Apart from an occasional flinch, I am able to look back on the afternoon when my dad asked me to take him home and feel confident that I made the best decision available. For whatever reasons, he never fully disclosed what he knew about his condition, and no terminal prognosis had yet been rendered. At 25 my intuition and sensory awareness were underdeveloped, and I had no experience with the concepts of home healthcare or hospice. My goal was to get my dad well so that he could continue being my dad forever. Intellectually I knew this was not possible, but I was determined to try. Fight it. Don’t give in to the illness.
Over the years my perceptions have been sharpened by blunt experience. In addition to the loss of family and friends along the way—a consequence of achieving middle age—I was the caregiver during my mother’s slow, six-year decline into vascular dementia and the various terminal illnesses that preceded her death at an assisted living facility in 2012. In the midst of that scenario I also took care of my fiance Janice during her sudden and rapid decline from glioblastoma multiforme, a stage IV cancer within the brain that was discovered exactly one month after our engagement. I stayed by her side for two months of hospitalization before bringing her home as my wife. We spent three weeks beautifully experiencing life together before her journey took her away from me in 2011. In both of these situations hospice played a vital and loving role, and in each I experienced the realities of the modern medical industry at an intensely personal level.
In this light, I would react differently to Dad’s request if it were presented today. I would gather my resources for hospice home care. Ideally the surgery would be skipped, thus allowing him to live out his days without a non-healing wound in his side and a tube connected to his liver, but if it took the findings of the surgery to fully understand the terminal nature of his condition, so be it. Either way, I would take him home. He would have been able to rest in comfortable surroundings, sip his bourbon, smoke his Kents, eat fried eggs and bacon for breakfast—whatever he felt like doing. There is a good chance that he would have still been able to say goodbye to all of the people who found their way to the hospital in Nashville. And whether the circumstances hastened his death or delayed it, he would have left the confines of his ravaged body surrounded by the loving energy of home.
Phrases such as “right to die” and “death with dignity” have increasingly become national topics of discussion, and they will continue to gain momentum as medical science discovers new ways for keeping the human body technically alive. This is a tricky and complex subject, particularly with regard to who gets to decide—and when. But what often gets overlooked in the discussion is that dying is a fact of life, and we all make decisions every day that contribute to the time, place, and cause of our death. The key, from my experience and subsequent awareness, is to not only accept the inevitability of death but to embrace death as being profoundly natural. With this perception the end of life can potentially be as beautiful and celebratory as the beginning of life. This is in no way meant to suggest that death will ever be easy or painless for those left to deal with the loss. Far from it. Grief and fear, which are our two biggest obstacles to the acceptance of death, are powerful and real. And so is love, and that’s the ultimate point.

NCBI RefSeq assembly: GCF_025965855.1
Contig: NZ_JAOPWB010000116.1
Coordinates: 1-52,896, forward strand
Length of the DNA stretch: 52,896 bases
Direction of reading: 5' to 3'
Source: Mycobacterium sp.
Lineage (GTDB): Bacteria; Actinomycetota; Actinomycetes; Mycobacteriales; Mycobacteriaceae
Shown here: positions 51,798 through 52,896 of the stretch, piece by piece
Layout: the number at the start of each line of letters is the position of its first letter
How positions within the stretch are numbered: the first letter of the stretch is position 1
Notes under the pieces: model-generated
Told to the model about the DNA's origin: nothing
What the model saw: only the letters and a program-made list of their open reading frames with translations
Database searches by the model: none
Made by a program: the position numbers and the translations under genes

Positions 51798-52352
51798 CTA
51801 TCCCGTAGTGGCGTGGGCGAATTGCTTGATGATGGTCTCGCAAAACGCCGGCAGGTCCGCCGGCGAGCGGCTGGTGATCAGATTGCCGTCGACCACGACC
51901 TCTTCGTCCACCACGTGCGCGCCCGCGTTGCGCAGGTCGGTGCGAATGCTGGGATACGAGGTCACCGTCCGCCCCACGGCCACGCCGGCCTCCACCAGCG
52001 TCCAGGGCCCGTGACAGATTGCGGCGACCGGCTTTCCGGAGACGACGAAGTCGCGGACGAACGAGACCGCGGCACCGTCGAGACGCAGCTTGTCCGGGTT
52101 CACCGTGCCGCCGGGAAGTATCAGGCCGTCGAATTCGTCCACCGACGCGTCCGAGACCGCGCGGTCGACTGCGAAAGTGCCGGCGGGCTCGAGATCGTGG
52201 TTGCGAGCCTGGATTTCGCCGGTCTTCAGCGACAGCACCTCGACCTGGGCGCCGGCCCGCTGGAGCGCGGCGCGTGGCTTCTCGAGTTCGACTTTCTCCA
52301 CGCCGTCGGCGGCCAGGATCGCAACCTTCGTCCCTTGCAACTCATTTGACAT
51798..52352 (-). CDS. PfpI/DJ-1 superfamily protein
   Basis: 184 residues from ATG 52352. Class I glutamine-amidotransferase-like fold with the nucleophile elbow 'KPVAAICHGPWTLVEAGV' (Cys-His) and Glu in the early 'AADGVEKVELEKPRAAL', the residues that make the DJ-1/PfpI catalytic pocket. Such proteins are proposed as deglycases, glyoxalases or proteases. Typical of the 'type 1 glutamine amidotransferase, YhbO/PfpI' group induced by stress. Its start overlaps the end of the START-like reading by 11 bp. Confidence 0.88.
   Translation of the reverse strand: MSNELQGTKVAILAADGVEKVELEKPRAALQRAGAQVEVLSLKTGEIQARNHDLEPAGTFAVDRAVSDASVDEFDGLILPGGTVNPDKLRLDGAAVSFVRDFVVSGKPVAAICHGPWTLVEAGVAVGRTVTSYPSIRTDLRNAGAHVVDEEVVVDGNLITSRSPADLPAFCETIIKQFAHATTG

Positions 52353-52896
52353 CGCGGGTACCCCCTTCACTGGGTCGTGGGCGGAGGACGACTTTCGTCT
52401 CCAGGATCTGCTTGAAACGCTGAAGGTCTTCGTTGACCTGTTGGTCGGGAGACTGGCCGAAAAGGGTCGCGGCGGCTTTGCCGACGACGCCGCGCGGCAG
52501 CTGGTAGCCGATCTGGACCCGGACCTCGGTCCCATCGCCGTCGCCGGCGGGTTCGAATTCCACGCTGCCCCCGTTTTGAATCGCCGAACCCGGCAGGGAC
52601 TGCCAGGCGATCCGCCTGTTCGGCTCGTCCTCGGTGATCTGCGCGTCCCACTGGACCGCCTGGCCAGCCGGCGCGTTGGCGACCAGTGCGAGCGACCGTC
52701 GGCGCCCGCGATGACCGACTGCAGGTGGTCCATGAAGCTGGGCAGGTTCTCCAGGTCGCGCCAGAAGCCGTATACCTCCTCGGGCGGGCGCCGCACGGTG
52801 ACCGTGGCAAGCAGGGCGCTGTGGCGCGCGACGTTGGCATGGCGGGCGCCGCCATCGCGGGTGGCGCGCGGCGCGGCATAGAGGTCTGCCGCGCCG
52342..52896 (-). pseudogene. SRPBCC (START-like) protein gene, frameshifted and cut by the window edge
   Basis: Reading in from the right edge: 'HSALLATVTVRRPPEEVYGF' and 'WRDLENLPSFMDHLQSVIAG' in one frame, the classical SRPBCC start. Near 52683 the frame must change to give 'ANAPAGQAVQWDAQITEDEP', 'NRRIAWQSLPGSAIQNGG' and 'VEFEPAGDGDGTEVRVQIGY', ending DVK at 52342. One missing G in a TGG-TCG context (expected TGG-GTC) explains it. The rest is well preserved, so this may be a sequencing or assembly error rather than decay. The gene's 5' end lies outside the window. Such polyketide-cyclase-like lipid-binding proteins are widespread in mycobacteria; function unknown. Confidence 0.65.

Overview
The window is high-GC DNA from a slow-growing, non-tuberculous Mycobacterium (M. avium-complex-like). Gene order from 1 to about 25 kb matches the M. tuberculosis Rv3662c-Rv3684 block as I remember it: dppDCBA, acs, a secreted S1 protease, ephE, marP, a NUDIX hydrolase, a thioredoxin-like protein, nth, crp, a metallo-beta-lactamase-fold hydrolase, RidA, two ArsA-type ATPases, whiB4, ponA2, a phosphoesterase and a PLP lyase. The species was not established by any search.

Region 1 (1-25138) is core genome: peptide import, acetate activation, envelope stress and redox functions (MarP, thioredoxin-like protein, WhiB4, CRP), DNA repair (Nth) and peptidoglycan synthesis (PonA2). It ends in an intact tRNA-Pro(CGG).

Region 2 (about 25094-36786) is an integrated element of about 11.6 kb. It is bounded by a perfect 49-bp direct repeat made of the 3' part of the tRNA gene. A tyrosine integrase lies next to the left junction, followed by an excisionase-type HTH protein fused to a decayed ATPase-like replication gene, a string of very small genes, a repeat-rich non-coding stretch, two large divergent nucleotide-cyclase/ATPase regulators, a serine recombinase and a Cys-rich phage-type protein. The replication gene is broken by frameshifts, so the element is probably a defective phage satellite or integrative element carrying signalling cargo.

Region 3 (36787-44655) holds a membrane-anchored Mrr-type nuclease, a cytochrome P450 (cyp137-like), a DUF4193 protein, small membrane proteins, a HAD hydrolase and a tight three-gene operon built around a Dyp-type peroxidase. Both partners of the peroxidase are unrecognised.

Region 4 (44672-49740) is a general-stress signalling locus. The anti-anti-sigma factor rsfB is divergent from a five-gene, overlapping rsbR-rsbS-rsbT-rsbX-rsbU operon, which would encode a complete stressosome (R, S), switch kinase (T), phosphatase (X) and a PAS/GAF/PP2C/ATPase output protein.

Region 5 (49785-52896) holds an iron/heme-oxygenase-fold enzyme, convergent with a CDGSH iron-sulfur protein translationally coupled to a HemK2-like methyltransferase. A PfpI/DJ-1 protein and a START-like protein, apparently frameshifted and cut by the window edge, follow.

I respect and listen to medical professionals, but I no longer assume they have the final word. Doctors are professional consultants and skilled technicians—not ultimate authorities. In those moments when we are confronted with decisions regarding end-of-life choices for a loved one, the essence of the question is, “what is the most loving act?” And the question concerns the person facing the transition. Forcing someone to endure the torture of endless medical treatment because we cannot summon the insight and courage to say goodbye is a quest of self-preservation rather than an act of compassion. To be sure, there are times when the answer is more obvious than others, and such moments are never easily navigated. There are no pre-existing mathematical formulas; we simply have to let love take the lead.
In my present view, my dad’s “take me home” request is an expression of true acceptance. His choosing to be home reflects the desire to move beyond this physical plane surrounded by love rather than the machinery and round-the-clock prods of the medical world. But home is transportable. If necessary, home can even be fostered within the confines of a hospital room. All that is required is the awareness of love. Hold the love close and the love will take you home.
Phil Rice is a native Tennessean currently living in Woodstock, Illinois. His writing has appeared most recently in PBS's Next Avenue, The Raven's Perch, and Sport Literate. An editor for Canopic Publishing and The Ross House House Press, Phil is the author of Winter Sun: A Memoir of Love and Hospice.